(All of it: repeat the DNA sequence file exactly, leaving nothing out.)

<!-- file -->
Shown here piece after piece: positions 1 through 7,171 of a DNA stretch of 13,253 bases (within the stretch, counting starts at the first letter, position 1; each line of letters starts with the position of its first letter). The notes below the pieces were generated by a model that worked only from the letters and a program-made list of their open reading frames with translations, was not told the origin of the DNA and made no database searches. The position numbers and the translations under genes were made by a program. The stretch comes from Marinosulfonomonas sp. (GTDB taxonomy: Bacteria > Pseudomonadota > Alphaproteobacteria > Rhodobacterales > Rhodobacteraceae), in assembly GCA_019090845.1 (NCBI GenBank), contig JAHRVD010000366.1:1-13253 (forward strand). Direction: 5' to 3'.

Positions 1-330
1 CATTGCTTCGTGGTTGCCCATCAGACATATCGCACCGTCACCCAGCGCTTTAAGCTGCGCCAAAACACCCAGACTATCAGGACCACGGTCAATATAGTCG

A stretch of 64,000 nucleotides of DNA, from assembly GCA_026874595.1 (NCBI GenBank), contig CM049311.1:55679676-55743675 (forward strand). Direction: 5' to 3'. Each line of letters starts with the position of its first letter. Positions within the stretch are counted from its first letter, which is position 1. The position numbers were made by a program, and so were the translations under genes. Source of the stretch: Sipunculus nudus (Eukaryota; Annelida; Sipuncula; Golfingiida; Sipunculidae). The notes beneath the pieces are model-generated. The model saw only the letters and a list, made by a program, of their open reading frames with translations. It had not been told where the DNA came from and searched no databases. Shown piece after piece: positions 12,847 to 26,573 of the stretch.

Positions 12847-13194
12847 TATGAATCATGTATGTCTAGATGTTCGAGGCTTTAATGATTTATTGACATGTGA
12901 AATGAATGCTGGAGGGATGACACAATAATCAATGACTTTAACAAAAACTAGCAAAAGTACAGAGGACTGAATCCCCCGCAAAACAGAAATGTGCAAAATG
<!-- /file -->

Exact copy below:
Shown here piece after piece: positions 1 through 7,171 of a DNA stretch of 13,253 bases (within the stretch, counting starts at the first letter, position 1; each line of letters starts with the position of its first letter). The notes below the pieces were generated by a model that worked only from the letters and a program-made list of their open reading frames with translations, was not told the origin of the DNA and made no database searches. The position numbers and the translations under genes were made by a program. The stretch comes from Marinosulfonomonas sp. (GTDB taxonomy: Bacteria > Pseudomonadota > Alphaproteobacteria > Rhodobacterales > Rhodobacteraceae), in assembly GCA_019090845.1 (NCBI GenBank), contig JAHRVD010000366.1:1-13253 (forward strand). Direction: 5' to 3'.

Positions 1-330
1 CATTGCTTCGTGGTTGCCCATCAGACATATCGCACCGTCACCCAGCGCTTTAAGCTGCGCCAAAACACCCAGACTATCAGGACCACGGTCAATATAGTCG

A stretch of 64,000 nucleotides of DNA, from assembly GCA_026874595.1 (NCBI GenBank), contig CM049311.1:55679676-55743675 (forward strand). Direction: 5' to 3'. Each line of letters starts with the position of its first letter. Positions within the stretch are counted from its first letter, which is position 1. The position numbers were made by a program, and so were the translations under genes. Source of the stretch: Sipunculus nudus (Eukaryota; Annelida; Sipuncula; Golfingiida; Sipunculidae). The notes beneath the pieces are model-generated. The model saw only the letters and a list, made by a program, of their open reading frames with translations. It had not been told where the DNA came from and searched no databases. Shown piece after piece: positions 12,847 to 26,573 of the stretch.

Positions 12847-13194
12847 TATGAATCATGTATGTCTAGATGTTCGAGGCTTTAATGATTTATTGACATGTGA
12901 AATGAATGCTGGAGGGATGACACAATAATCAATGACTTTAACAAAAACTAGCAAAAGTACAGAGGACTGAATCCCCCGCAAAACAGAAATGTGCAAAATG